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Have back pain? Check out these step-tracking, posture-correcting insoles

stappone kickstarter video

Blame it on increasingly sedentary jobs in which we spend hours slouching in a chair if you want, but a lot of us have posture that, quite frankly, sucks. A new Kickstarter device promises to help us solve that, however, courtesy of what may very well be the world’s smartest insoles.

Developed by health experts in Austria, Stapp One will fit into your regular shoe, where they use state-of-the-art textile sensors to collect information about your posture, distribution of weight, movement, and location. Through this approach, its creators claim the insoles can gather details including your weight, calorie burn, posture, activity, and skeletal deformities. This information is then sent to a connected smartphone app and presented to you in a manner that’s understandable, helpful, and easy to use.

While a lot of these metrics can be measured through other fitness trackers, Stapp One’s big claim to fame is the fact that it can hone in on postural problems. In particular, it says it can recognize and help correct back pain, foot pain, neck pain, restricted movement, foot deformities, misalignment of the spine, and musculoskeletal weakness. It’s like having a tiny physiotherapist in your shoe!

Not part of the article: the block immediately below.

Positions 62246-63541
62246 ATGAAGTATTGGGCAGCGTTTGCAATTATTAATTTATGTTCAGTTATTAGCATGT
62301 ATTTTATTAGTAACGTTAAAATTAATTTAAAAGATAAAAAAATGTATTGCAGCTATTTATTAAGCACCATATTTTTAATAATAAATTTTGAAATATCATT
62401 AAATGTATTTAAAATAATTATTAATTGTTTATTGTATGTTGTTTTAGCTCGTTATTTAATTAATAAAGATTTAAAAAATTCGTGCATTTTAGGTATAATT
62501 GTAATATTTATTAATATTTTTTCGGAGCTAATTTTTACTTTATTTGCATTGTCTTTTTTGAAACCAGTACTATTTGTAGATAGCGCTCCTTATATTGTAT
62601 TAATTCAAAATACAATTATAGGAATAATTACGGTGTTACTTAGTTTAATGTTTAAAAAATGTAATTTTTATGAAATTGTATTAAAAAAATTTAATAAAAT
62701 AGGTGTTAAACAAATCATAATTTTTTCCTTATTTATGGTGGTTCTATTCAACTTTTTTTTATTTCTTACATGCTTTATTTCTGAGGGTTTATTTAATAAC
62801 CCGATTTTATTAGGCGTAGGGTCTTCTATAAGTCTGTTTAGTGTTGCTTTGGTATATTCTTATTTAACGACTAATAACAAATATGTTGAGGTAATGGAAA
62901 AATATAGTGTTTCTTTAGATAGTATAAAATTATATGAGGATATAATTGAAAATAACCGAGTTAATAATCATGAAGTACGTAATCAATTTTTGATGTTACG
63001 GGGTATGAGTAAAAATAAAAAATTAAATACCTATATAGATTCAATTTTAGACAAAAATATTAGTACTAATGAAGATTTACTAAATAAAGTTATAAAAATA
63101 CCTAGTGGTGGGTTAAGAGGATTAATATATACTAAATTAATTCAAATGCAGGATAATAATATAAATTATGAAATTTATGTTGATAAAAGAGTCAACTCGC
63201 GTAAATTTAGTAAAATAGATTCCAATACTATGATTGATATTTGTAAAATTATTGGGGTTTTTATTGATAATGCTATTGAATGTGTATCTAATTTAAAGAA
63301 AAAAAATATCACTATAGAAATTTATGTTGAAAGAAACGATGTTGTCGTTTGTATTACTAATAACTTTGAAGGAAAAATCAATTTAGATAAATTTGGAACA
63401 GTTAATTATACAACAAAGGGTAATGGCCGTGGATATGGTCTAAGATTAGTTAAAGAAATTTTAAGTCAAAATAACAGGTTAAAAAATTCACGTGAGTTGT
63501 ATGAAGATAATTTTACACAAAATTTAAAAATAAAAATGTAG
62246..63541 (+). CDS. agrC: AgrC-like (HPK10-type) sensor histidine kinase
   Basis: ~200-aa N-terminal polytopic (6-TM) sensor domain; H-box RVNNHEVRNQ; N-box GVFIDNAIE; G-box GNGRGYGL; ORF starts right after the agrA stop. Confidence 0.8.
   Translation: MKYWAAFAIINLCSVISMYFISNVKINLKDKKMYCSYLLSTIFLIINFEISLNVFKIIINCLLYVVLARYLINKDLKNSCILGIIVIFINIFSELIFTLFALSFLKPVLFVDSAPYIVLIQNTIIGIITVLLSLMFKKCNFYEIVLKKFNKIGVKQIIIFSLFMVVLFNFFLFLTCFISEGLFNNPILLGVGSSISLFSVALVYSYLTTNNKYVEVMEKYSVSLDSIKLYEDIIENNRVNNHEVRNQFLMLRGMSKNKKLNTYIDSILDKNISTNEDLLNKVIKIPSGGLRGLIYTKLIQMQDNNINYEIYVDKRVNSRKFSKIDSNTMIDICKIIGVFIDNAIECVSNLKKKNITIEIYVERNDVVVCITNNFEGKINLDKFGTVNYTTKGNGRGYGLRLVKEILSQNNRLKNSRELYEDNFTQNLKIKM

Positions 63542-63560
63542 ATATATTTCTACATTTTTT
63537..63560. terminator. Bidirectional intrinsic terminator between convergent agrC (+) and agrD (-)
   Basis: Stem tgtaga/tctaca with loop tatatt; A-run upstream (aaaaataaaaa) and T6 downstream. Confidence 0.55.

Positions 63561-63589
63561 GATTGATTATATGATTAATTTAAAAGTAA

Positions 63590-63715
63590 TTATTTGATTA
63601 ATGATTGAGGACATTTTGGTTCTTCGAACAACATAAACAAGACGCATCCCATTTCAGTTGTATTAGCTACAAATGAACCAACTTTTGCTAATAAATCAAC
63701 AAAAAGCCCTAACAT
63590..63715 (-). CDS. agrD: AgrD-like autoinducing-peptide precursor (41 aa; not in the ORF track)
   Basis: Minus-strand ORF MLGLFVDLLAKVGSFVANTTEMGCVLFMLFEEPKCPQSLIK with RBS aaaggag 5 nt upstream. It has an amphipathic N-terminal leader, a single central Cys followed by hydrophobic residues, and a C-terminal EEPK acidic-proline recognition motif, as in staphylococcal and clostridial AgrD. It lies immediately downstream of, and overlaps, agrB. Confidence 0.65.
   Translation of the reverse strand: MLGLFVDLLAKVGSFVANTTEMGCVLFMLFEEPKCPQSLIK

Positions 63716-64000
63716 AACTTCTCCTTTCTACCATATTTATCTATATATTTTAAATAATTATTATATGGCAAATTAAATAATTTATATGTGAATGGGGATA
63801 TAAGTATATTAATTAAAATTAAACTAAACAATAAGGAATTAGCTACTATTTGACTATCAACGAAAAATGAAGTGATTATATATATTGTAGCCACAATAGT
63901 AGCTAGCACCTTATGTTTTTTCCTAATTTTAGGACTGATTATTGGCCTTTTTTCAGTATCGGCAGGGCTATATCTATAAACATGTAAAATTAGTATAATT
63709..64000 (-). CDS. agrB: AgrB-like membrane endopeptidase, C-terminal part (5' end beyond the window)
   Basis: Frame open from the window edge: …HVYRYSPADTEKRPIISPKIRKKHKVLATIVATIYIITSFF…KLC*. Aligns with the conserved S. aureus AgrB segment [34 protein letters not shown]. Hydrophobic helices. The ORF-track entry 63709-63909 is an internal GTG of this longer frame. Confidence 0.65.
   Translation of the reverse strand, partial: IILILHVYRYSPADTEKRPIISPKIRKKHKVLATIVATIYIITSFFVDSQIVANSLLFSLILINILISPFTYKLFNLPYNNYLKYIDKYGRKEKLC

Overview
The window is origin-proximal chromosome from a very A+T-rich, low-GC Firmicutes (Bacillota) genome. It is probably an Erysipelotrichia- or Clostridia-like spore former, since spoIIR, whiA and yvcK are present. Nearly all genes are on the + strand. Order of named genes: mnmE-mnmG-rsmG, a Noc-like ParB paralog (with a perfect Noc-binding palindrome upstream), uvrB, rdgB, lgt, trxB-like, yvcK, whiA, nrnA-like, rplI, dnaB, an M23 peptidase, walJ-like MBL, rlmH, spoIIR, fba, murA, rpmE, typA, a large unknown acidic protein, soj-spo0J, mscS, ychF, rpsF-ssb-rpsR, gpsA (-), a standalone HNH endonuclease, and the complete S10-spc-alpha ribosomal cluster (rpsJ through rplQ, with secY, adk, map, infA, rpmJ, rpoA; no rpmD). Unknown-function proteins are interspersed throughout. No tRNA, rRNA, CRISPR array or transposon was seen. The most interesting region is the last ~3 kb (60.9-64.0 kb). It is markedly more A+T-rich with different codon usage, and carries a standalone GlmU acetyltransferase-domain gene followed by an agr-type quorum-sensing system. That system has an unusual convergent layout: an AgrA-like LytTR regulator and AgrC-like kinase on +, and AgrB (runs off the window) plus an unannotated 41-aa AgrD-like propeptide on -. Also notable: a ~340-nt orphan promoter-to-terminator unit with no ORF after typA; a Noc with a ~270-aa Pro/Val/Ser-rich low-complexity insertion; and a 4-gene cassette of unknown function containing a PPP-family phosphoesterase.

“It all started with back pain that got worse every day at the desk or on the plane,” Peter Krimmer, managing director of Strapp One, told Digital Trends. “During a lunch with my friend, the physicist Philip Olbrich, together we had the flash of inspiration to measure the daily movements with a footprint — using an intelligent insole. We started searching for a podiatrist and got lucky within only a few weeks. When I met the renowned Austrian podiatrist Sylvia Strell for the first time, we knew that this was going to work. We ‘just’ had to put Sylvia’s brain into the little CPU within our insoles.”

Kimmer said that the technology is the result of years of collaboration with scientific partners in the fields of podiatry, sports medicine, biomechanics and textile physics. While no peer-reviewed studies have yet been carried out, he claims that the device is more than 95 percent accurate when it comes to recognizing problems. A study will be carried out by a U.S. university later in 2018.

If you’re interested in getting your hands (or, at least, feet) on the Strapp One, you can currently pledge money for one on Kickstarter. As always, we suggest reading this point to alert yourselves of the risks of crowdfunding campaigns first. Prices start at 189 euros ($232), with shipping set to take place in August.

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